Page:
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The boat show sails into Toronto

TORONTO -- "Put some summer in your winter" at the 2007 Toronto International Boat Show, running Saturday to Jan. 21 in the Direct Energy Centre, Exhibition Place.

More than 1 million gallons of water will create the world's largest indoor "lake," which will be bigger than a National Hockey League ice rink. Enjoy a "dockside" patio restaurant, daily live entertainment and, of course, boats, boats, boats. View or board some of Canada's most popular sailing yachts, trawlers and even antique and classic boats.

On Jan. 20, the event's keynote speaker, Britain's Dee Caffari, will share her inspirational story as the first woman to sail solo around the world the "wrong way" against prevailing winds and currents nonstop. Only four men also managed to complete this 29,100-mile endeavor.

Other speakers include Glenn Edwards and Lawrence Foster, who hope to be the first Canadian team to row the 3,900 miles across the Indian Ocean. In the spring, the pair will set sail from Australia and will end three months later at Reunion Island, just east of Madagascar. Only two people have rowed across the entire Indian Ocean with no sails, no engine and just muscle power. Glenn will bring his 23,500-foot vessel, custom made for a journey on the open ocean.

The kids get to join in the fun, too. A Kids Boating Zone features a paddleboat ride where they can splash around and self-steer their paddle boats. The younger set is also invited at the Kids Fishing Zone at the live trout pond for face painting, fishing arcade games and fishing fun. For parents looking to buy a boat, professional child-care providers for children ages 2 to 10 will keep kids busy with activities.

To purchase discounted tickets online or for a complete listing of events, which include more than 100 free seminars, visit www.torontoboatshow.com.

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Beatles experience

Hailed by Showtime as "the world's best performing Beatles tribute act," the internationally acclaimed band Rain has added performances to its schedule at the Hummingbird Centre for the Performing Arts. Rain, originally scheduled to perform Jan. 18-21, will also play Jan. 25-28.

The multimedia event has five scene and costume changes, three video screens and live camera projection, combining television commercials and historical video footage from the 1960s.

The music is performed live with no prerecorded tapes or sequences. The musicians have painstakingly studied and reproduced each Beatle note. A big break for the band came when it was hired by Dick Clark to record the music for a 1979 made-for-TV movie, "Birth of the Beatles."

For tickets, visit www.hummingbirdcentre.com or call (416) 872-2262. The band's Web site is www.raintribute.com.

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Master photographers

Photography lovers, mark your calendars to see "Two Photographers, Two Visions," an outstanding exhibit featuring the works of two master photographers at the Art Gallery of Ontario through Feb. 4.

The exhibit includes the exquisite works of Alfred Eisenstaedt (1898-1995), often referred to as the "Father of Photojournalism," and landscape master Ansel Adams (1902-1984).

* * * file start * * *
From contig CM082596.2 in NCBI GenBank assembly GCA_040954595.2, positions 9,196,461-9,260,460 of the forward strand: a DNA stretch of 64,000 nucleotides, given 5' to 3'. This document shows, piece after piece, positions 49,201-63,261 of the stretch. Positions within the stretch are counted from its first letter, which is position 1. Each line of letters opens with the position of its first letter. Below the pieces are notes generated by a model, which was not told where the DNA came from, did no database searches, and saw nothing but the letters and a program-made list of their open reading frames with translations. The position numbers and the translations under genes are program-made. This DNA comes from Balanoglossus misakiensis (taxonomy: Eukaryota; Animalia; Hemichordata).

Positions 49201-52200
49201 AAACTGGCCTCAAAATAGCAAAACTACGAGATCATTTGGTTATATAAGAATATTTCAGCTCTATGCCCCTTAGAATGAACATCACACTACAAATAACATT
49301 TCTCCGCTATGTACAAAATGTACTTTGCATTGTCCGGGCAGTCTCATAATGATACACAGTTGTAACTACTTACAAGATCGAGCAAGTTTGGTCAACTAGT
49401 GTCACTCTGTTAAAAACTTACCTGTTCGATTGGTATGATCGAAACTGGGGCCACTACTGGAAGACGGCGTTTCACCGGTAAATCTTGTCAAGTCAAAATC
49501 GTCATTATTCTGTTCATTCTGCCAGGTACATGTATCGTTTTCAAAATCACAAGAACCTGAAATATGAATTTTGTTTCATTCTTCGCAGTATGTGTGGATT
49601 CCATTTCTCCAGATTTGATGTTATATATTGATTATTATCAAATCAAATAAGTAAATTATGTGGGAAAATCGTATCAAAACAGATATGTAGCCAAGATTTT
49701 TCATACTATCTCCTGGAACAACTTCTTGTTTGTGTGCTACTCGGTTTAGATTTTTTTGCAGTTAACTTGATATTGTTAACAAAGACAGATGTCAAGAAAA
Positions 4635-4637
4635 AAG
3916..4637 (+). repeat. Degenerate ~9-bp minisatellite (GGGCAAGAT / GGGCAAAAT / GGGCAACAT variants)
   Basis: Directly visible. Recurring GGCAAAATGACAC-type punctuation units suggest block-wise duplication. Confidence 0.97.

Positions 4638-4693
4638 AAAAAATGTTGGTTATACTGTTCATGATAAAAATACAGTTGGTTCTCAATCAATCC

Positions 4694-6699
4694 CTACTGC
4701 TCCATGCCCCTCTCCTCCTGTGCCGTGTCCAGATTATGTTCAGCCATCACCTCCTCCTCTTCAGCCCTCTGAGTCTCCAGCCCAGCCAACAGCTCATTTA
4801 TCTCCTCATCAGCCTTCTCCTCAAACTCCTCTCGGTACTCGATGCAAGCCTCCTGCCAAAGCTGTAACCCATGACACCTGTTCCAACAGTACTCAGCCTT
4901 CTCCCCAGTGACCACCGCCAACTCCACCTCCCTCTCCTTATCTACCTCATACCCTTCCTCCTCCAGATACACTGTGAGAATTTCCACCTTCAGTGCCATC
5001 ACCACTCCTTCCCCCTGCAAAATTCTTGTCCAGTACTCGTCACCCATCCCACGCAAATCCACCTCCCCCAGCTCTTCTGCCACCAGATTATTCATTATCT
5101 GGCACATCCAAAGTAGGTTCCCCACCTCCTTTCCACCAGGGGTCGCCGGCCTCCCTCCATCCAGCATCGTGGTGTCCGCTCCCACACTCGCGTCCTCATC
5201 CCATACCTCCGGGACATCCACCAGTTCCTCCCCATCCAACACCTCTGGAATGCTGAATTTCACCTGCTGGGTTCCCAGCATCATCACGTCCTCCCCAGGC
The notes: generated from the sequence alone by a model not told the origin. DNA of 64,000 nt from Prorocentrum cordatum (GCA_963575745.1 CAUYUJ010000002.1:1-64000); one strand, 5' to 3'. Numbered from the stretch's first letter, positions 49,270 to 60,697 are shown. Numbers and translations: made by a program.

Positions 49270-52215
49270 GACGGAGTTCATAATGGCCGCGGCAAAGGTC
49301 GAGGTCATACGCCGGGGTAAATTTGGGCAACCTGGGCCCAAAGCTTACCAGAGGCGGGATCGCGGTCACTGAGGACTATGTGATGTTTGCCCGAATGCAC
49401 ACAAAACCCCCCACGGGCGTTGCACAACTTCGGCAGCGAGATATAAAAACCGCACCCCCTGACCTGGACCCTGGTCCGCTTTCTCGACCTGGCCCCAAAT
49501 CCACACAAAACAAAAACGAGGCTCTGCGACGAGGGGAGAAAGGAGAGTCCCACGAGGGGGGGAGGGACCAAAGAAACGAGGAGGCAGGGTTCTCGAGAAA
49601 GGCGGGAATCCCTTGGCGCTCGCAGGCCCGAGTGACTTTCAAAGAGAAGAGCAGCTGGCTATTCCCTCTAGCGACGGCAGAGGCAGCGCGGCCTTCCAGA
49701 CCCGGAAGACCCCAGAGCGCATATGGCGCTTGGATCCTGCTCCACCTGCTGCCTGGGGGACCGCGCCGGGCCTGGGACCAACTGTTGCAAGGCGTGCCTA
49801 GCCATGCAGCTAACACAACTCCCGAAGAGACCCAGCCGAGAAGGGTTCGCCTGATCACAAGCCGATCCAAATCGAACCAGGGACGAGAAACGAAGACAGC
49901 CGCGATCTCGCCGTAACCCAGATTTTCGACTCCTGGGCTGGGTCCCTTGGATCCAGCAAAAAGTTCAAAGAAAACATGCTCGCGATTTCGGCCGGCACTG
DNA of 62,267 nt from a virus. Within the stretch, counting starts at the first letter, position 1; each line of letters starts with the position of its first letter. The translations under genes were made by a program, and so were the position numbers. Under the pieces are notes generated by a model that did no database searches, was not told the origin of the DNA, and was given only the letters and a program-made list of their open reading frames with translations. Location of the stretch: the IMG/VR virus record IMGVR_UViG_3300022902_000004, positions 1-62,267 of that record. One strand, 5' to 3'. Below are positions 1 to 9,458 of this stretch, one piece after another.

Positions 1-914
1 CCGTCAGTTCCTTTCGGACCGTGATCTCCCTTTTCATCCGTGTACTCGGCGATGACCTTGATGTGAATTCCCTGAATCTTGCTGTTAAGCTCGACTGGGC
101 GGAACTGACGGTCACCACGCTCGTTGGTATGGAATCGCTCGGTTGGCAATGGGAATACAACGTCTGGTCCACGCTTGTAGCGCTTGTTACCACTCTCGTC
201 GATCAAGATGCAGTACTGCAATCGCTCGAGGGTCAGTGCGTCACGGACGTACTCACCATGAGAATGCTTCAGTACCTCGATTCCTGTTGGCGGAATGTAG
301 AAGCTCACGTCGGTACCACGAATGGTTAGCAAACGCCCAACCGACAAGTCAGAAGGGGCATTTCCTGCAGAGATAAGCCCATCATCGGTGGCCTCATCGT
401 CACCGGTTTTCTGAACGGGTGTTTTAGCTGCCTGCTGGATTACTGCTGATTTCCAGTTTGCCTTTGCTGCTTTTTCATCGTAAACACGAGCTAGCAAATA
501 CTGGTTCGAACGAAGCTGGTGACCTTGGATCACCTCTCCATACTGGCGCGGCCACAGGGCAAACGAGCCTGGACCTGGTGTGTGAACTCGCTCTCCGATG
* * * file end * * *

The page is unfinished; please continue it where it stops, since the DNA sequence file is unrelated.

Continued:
The 125 prints in the Adams grouping, organized by the Boston Museum of Fine Arts, features many rarely exhibited prints from the 1920s through the 1970s, along with several of the Yosemite National Park images that have made Adams a giant in nature photography. Inspired by a boyhood trip to Yosemite, Adams later won three Guggenheim Fellowships to capture the dramatic mountain vistas and escarpments in the national parks.

Eisenstaedt was born in Poland and became a U.S. citizen in 1942. You probably don't remember his name, but you may have seen his best-known photograph, "the kiss," which captured an American sailor kissing a young nurse in Times Square on VJ Day. (That photograph is not included in this exhibit.)

As one of the original contributing photographers to Life magazine, he completed more than 2,000 assignments and contributed to more than 80 of the magazine's covers. Eisenstaedt photographed many of the most well-known figures of the 20th century, including political leaders Benito Mussolini and John F. Kennedy, celebrities such as Marilyn Monroe and Charlie Chaplin, and hundreds of ordinary citizens in different walks of life. For more information or tickets, visit www.ago.net or call (416) 979-6648.

In conjunction with the exhibit, the Fairmont Royal York is offering the "Two Photographers/Two Visions Package," which includes overnight accommodation, breakfast for two and exhibit tickets, starting at $269 (Canadian). For reservations, visit www.fairmont.com/royalyork or call (416) 368-2511.

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Skate the day away

A welcome sign of colder weather is the Harbourfront Centre's Natrel Skating Rink, a free winter tradition since 1983. Canada's largest outdoor artificial ice rink will stay open until March 11, weather permitting. Skate with a view of scenic Lake Ontario and Toronto Island. The adjoining Lakeside Eats offers casual dining and hot or cold beverages (closed Mondays). The popular DJ Skating Nights at the Natrel Rink return Friday (also Feb. 9 and March 2) from 8-11 p.m. for late night skating and dining with music and free hot chocolate.

Daily operating hours are 10 a.m. to 10 p.m. Monday through Thursday and 10 a.m. to 11 p.m. Friday and Saturday. There are indoor lockers and a changing room. Skate rentals are $7 (Canadian) for adults; $5 (Canadian) for children and seniors and require a credit card or government-issued photo identification card, such as a driver's license. More information is available at www.harbourfrontcentre.com.

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